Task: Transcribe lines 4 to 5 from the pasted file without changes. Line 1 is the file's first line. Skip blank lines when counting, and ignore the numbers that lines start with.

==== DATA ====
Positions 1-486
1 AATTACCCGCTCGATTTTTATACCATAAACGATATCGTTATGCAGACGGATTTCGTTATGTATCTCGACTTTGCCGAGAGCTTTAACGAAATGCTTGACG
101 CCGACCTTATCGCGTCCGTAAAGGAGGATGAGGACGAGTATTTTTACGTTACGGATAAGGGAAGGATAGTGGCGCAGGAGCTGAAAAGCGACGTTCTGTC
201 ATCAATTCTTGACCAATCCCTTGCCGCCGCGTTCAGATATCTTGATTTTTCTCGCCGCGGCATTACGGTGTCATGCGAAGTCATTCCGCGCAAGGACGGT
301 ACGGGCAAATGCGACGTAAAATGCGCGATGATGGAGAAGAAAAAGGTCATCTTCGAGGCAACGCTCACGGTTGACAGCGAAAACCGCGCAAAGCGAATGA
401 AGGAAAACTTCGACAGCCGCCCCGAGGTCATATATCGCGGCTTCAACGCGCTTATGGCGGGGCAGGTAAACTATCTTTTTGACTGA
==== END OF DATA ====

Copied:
201 ATCAATTCTTGACCAATCCCTTGCCGCCGCGTTCAGATATCTTGATTTTTCTCGCCGCGGCATTACGGTGTCATGCGAAGTCATTCCGCGCAAGGACGGT
301 ACGGGCAAATGCGACGTAAAATGCGCGATGATGGAGAAGAAAAAGGTCATCTTCGAGGCAACGCTCACGGTTGACAGCGAAAACCGCGCAAAGCGAATGA